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Spiffing up short - and medium coated breeds

Spiffing up shortYour short-coated dog is a breeze to take care of, at least most of the time. Except for the occasional bath and a good rub with a towel, she is practically maintenance free! Even so, those short dog hairs all over your couch can be really annoying. Is there any way to deal with them?

Yes! There are several solutions to those little hairs. Spiffing up your short- or medium-coated dog only requires a few minutes and is well worth the extra time spent.

You should already be familiar with the basics of bathing your dog. Shampoo, rinse, repeat. Easy enough. But did you know that even short-coated dogs can use the occasional application of conditioner? Constant baths without conditioner can leave your dog's coat dry, brittle, and prone to breakage. Go to your pet supply store and find a conditioner or two that you can live with. Know your ingredients before you go. For example, oatmeal-based shampoos and conditioners are gentle, but dry the dog's skin. Don't worry about medicated products at this time, unless your dog has a pre-existing skin condition. The conditioner you want is specifically for dry coats. The next time you bathe your dog, apply the recommended amount by pouring it first into your hand and smoothing it down your dog's spine. Rub it in and let it sit for at least a minute before rinsing thoroughly.

Blow dryer/crate dryer: instead of simply towel drying your dog, blow dry her. Although a crate dryer is better because it always stays at a consistent distance from your dog, lessening the possibility of burning your dog, the same blow dryer that you use on your own hair is fine. If you use your own blow dryer on your dog, have her sit or stand on a towel to be dried. Set the dryer on low and aim it no closer than eight to twelve inches from her skin. Aim the dryer in the opposite direction from the lie of the coat while brushing the coat flat. This process should remove many of the dead hairs that she would otherwise leave behind on your couch. Your previously hair-free towel should attest to that!

Stripping comb: a stripping comb can be your friend. Twice a year, your dog will shed all of the fur in her coat. You will want to keep as much of that coat off of your furniture as possible, while enhancing your dog's appearance. A stripper comb will do just that for both of you. A fine-tooth stripper comb is best for many short- or medium-coated dogs.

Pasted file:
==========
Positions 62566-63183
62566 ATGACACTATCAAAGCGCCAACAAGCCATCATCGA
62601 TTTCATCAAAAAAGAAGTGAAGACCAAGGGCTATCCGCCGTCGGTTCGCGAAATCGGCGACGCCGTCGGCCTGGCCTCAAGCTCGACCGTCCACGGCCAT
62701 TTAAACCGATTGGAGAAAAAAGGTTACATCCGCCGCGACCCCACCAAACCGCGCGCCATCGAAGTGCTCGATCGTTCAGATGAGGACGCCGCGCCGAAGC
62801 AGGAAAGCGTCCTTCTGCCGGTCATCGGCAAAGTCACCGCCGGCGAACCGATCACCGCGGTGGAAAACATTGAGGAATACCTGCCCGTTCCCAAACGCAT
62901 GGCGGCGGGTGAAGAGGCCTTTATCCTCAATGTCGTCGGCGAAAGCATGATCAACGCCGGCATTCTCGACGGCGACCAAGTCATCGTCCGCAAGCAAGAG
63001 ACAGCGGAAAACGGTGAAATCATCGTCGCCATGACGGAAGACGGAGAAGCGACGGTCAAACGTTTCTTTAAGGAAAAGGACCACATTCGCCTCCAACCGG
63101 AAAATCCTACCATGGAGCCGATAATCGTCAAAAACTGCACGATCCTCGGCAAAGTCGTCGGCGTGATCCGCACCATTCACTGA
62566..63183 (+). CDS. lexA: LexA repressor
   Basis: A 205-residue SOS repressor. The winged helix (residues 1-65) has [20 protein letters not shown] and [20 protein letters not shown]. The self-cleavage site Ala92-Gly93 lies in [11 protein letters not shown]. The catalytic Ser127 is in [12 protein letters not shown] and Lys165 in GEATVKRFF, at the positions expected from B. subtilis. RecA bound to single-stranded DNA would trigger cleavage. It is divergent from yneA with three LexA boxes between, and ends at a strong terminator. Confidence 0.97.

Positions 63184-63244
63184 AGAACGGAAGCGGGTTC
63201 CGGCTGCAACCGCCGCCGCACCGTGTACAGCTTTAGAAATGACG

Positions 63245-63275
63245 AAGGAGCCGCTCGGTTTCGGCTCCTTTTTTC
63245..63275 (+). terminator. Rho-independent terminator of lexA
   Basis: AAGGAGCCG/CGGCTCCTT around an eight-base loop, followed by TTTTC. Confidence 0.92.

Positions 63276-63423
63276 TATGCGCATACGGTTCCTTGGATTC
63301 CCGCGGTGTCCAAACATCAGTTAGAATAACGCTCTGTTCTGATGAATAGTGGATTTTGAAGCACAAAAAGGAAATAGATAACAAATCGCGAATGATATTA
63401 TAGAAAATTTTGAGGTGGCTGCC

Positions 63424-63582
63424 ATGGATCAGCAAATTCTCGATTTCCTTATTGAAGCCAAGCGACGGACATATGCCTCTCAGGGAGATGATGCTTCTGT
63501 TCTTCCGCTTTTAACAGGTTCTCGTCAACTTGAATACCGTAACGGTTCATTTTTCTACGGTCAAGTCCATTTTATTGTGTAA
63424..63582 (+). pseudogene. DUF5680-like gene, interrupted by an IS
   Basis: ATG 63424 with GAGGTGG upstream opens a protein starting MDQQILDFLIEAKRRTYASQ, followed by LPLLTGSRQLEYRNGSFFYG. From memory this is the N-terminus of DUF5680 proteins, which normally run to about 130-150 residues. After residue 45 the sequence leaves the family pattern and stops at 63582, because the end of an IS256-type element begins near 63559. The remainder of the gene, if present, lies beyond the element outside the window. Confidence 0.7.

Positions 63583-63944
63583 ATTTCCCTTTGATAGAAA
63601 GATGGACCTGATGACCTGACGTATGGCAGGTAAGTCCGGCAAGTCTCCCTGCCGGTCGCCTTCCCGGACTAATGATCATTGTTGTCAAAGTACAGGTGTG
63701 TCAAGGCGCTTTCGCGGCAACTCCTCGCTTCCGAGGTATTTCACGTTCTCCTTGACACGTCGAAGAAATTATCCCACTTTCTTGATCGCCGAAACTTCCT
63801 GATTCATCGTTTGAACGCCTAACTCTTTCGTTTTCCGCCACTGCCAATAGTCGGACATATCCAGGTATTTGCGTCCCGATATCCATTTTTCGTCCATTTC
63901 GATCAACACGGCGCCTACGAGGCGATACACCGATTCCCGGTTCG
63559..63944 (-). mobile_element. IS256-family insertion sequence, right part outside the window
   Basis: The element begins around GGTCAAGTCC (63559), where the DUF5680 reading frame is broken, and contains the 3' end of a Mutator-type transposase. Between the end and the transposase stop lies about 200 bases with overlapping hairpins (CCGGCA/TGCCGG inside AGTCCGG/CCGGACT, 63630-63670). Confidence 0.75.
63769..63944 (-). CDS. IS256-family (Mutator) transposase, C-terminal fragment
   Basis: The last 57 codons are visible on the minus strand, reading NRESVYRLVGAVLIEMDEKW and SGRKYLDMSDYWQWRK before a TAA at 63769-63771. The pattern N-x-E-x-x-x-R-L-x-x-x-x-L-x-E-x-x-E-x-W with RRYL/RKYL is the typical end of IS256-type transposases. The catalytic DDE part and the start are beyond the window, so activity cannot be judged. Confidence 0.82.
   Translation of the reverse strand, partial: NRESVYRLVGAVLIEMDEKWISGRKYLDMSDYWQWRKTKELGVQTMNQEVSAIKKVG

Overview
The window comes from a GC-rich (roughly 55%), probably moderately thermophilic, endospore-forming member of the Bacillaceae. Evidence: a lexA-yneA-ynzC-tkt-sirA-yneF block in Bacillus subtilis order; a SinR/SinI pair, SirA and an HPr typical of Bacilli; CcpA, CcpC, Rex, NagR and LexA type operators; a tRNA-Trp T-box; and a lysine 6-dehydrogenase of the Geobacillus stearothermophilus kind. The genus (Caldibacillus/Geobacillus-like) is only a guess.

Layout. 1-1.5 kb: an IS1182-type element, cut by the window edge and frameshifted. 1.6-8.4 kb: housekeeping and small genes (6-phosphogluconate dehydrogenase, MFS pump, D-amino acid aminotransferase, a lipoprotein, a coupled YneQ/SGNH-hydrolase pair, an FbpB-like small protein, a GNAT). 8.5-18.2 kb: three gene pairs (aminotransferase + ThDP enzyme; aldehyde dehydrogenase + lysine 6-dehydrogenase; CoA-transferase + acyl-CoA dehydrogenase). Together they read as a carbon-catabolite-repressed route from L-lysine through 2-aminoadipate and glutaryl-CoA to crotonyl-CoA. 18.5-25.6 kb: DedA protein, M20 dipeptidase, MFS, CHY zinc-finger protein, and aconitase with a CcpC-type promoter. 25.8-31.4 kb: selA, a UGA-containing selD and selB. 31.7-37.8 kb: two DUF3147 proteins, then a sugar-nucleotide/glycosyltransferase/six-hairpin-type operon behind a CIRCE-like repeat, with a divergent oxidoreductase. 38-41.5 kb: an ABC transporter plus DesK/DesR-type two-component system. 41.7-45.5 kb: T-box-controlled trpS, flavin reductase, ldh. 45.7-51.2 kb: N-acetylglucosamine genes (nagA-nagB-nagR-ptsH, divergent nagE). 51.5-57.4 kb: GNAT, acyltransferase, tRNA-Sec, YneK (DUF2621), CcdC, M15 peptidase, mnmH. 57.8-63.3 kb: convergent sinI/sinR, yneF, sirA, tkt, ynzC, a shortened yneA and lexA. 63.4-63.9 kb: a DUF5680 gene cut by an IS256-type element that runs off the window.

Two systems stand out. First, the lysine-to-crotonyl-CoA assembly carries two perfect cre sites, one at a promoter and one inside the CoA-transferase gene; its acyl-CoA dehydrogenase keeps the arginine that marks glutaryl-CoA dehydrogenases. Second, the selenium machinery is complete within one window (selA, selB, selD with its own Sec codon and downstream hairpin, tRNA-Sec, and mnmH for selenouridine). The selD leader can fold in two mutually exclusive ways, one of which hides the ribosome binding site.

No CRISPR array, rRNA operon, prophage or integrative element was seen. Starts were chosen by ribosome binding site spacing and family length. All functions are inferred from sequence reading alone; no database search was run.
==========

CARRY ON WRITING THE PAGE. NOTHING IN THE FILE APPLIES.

Before you begin to use your comb, read the directions for its use. Comb gently along the grain of your dog's coat, paying particular attention to where excess coat tends to gather behind the ears, along the spine and at the base of the tail. Medium-coated dogs also collect hair under their tails on the "pants" or "skirts" on the back of the legs. If you choose to use a stripper comb on your medium-coated dog, be careful not to use it so vigorously that you chop off a large portion of her coat. The idea is simply to remove loose hair that is both a nuisance and that can make your dog look unkempt.

Chamois: You know that a soft brush can be used for smoothing and polishing the coat. The chamois cloth does the same thing, only it does not leave any brush marks on your dog's coat. A chamois cloth is very absorbent. It will remove some of the excess moisture from your dog's coat if any remains. It also leaves a gentle gloss as a final touch for any grooming project. A quick brushing out and touch-up with a chamois cloth is all you need to make a short- or medium-coated dog look good for your in-laws' unannounced visits!

Scissoring: although scissoring will not prevent your dog from shedding, it can help neaten her appearance. Even a short-coated dog's appearance can benefit from light scissoring at the base of her ears and on her pants. It might be tempting to scissor the furnishings on the inside of your Papillon's ears, but please resist that urge. Those furnishings are there to protect her large ears from moisture and debris. Use a pair of thinning shears on the areas that you trim to prevent scissor marks from appearing on the coat.

Some dogs may need the hair over their paw pads trimmed, as well. Use an ordinary pair of scissors with pointed tips to carefully trim it back. You should also trim the hair between your dog's toes to prevent the toes from splaying. Both of these steps will give your dog surer footing.

Your short- or medium-coated dog can benefit from a few additional steps to spiff up its hairdo. These few steps can help your dog shed less and look (almost) professionally groomed!--------------------------------------------------------------------------------------------------------If you are a business owner get listed at Best Dog Care Site, part of Localwin Network.

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